28 May, 2009 | by Sanjeev Kumar
Some of my friends and colleagues are busy trying to figure out what could be the shape of the most eagerly awaited recovery. The debate is whether we are going to see a V, W, and U or prolonged I__I shaped recovery.
There are some who are suggesting we are probably going to see a V shaped recovery then there are those who are predicting a U or prolonged U shaped recovery and yes there others who believe we might see a W shaped recovery. Boy! Go Figure. Someone has to be right but then I wonder isn’t this all a bit premature? Aren’t we getting ahead of ourselves on making such prognoses or am I simply being Silly?
Let’s find out, shall we?
The shape of the current economy could probably give us some clues as to what the shape of the recovery might be or at the least we could rule out some. To get a good estimate of the health of the economy let us look at some of headline news during the week ending Friday, the 15th May 09.
We will start with the numbers out from the European Union.
According to European Union’s statistic office the GDP in the 16 member Europe region fell by over 2.5% from the fourth quarter, the steepest decline in over 12 years. This was above the market expectation of continue reading »
20 May, 2009 | by Nidish Kamath
Forbes magazine had an interesting piece about large business acting as lenders to small business. This comes right behind the biggest credit meltdown in history. This lending comes in the form of retail financing or vendor financing, and in some cases, in the form of corporate venture funding. In 2008, as per NVCA, corporate venture funding arms amounted to 19.2% of all venture deals, an amount that works out to $5.4B out of total deals worth $28B. Similarly, the Forbes article pointed to $52B raised for corporate non-venture financing.
What does this mean for the shareholders in these corporations? Let us look at a few numbers. A stock screen on Yahoo for companies with positive free cash flow, and picked companies that have positive cash balance on their balance sheets reveals about 896 stocks, and most notable among them being Berkshire Hathaway with $16440 of cash available per share. Since free cash flow does not include the cost of debt servicing by these companies, one should also look at the total debt assumed by these companies. A vast majority of these companies have very little to zero debt on their balance sheets. So, to keep matters simple, let us assume there is no debt servicing expense.
The stock screen reveals that, on an average, after excluding outliers such as BRK-A, each company has a 15% return on equity, and $1.3B of cash in the bank. There is a total cash position of $1.2 trillion. In other words, the $5.4B continue reading »
14 May, 2009 | by Sanjeev Kumar
I am begining to think that the lack common sense is what got all us into this Mega Mess. The problem is that common sense is still missing and I wonder why?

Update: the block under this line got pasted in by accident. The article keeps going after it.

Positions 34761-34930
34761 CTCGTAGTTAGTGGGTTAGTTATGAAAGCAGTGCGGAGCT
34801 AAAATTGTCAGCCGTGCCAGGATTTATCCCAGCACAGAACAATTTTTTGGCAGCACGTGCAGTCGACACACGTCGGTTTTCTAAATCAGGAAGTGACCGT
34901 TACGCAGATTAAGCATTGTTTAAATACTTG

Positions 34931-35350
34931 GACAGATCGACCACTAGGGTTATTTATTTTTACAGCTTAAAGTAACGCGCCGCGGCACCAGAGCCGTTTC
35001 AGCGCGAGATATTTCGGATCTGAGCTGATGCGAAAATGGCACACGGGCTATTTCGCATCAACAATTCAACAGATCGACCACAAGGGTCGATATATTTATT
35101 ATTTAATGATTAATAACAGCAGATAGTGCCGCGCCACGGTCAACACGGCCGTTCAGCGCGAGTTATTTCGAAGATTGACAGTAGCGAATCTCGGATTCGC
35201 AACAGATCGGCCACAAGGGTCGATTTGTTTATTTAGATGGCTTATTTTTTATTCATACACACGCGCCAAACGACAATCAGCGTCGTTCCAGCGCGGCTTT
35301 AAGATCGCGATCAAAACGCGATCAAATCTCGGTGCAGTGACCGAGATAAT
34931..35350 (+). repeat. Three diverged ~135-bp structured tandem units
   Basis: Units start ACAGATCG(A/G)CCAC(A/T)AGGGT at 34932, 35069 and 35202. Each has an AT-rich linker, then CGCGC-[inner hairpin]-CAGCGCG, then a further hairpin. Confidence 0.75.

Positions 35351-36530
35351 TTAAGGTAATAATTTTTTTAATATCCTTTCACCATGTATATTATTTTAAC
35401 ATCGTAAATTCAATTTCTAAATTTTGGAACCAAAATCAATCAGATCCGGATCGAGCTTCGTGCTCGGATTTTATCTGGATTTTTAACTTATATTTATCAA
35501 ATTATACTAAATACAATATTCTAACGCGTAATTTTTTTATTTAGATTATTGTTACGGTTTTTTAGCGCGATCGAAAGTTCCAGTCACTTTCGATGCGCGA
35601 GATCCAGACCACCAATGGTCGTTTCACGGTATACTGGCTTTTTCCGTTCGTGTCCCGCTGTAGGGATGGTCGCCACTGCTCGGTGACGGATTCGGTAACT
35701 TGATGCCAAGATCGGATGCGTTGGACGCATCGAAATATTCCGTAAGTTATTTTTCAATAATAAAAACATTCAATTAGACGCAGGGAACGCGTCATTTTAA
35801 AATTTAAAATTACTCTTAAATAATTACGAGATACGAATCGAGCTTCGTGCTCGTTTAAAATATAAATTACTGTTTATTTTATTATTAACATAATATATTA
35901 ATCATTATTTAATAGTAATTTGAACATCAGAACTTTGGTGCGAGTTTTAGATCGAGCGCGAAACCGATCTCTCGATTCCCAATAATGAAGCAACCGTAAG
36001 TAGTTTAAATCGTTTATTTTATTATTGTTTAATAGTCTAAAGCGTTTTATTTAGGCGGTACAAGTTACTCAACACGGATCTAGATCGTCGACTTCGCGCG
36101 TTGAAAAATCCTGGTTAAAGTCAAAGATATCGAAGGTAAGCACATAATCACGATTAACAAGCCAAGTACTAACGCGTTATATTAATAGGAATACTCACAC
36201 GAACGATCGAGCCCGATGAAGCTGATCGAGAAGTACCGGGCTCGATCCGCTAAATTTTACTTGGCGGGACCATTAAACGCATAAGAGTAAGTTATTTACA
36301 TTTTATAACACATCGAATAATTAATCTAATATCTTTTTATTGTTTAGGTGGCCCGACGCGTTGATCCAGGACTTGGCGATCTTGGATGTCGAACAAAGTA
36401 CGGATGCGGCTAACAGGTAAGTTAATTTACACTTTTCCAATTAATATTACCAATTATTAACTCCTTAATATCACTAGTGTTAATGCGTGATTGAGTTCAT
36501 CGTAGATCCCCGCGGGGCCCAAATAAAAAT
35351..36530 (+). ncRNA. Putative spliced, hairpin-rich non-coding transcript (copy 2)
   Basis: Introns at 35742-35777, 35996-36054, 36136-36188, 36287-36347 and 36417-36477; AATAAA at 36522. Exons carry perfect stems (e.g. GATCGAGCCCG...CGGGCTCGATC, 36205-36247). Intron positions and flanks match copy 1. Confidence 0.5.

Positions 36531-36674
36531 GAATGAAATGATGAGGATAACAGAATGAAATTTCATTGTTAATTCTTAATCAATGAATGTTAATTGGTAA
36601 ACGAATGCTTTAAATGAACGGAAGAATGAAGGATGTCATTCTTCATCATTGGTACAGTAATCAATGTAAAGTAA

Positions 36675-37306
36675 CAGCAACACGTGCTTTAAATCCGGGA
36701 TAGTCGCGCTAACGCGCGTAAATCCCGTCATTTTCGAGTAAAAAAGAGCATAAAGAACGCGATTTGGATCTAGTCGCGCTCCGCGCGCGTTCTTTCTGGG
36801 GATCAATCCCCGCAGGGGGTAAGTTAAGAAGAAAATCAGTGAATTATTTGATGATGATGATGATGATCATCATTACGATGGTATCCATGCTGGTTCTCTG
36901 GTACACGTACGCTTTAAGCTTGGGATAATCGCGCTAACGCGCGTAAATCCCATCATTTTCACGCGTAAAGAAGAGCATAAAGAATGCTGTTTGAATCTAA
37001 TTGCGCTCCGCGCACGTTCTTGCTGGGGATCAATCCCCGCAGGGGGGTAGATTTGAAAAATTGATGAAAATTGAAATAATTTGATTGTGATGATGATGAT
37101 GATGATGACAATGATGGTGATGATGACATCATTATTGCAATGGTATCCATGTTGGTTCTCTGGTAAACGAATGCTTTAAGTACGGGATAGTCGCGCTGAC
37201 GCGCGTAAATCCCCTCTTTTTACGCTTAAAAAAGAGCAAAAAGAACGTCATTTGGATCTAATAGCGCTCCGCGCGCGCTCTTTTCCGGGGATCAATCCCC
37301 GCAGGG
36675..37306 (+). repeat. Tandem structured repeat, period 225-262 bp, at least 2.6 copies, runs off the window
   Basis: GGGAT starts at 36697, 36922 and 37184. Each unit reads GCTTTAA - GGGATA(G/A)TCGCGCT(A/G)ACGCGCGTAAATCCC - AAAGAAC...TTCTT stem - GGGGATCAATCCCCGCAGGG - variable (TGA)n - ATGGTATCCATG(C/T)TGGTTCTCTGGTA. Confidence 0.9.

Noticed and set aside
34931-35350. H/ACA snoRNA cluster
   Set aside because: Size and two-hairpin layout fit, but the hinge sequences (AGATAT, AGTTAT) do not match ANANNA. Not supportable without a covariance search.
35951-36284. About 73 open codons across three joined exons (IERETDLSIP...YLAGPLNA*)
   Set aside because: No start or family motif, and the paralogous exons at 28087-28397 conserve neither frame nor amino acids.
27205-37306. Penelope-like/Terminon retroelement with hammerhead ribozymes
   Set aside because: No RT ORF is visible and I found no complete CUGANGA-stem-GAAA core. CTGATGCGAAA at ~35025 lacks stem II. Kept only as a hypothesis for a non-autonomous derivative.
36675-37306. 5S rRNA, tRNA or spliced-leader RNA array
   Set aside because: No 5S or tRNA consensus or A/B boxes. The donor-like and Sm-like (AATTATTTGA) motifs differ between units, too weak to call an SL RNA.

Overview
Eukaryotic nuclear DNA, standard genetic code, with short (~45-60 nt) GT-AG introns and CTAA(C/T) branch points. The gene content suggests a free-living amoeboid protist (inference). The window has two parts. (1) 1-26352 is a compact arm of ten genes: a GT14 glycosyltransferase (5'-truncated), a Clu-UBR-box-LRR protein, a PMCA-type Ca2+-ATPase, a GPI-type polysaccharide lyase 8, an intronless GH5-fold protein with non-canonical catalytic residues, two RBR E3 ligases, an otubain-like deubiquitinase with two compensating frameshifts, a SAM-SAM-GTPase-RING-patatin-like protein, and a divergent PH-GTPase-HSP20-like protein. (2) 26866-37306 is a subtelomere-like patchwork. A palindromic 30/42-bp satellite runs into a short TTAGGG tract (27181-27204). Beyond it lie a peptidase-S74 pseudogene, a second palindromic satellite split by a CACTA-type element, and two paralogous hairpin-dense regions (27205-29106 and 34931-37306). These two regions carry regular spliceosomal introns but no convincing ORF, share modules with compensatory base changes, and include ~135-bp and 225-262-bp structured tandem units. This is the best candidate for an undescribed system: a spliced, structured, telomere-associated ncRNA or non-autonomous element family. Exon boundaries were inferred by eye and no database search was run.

The markets are rallying and it’s good but shouldn’t we do a reality check before we get too carried away? I mean the expectation are so LOW that any number above the bottomless floor is sending the markets into rallies. We all want rallies but sustainable rallies please that are supported by solid fundamentals and not driven by speculative play. Folks are talking about recovery against the backdrop of some pretty bad numbers. Yes we are now seeing some mixed numbers ( some positives )come out from the 1st quarter but the real economy is still hurting.
To get some perspective let’s just look at the numbers out of UK released back on May 01, 2009 .
According to the Govt figures, nearly 5,000 companies in England and Wales went into liquidation in the first three months of 2009 and a record number of people succumbed to insolvency. continue reading »
4 May, 2009 | by Richard Vinhais
The Berkshire Hathaway (BH) annual shareholder meeting has long been regarded as the Mecca for prestigious investors and businessmen alike. Knowledge-thirsty shareholders and spectators flock from all over the world to hear the Oracle of Omaha, Warren Buffett, and his curmudgeonly sidekick, Charlie Munger, pontificate in grand fashion on the conglomerates’ performance, as well as on a wide array of current events.
Attending the meeting had been a personal desire of mine going all the way back to my grad school years. The event has often been described as an “MBA in a weekend” or even the “Woodstock for investors”. Such sensational statements always left me feeling a bit incredulous, as I always found it hard to believe that an annual shareholder meeting could yield such a worthwhile experience. However, my incredulity was surpassed by my appetite to discover the reality for myself. So I purchased my obligatory share of BH stock and made my way to Nebraska for the 2009 annual meeting on May 2nd.
continue reading »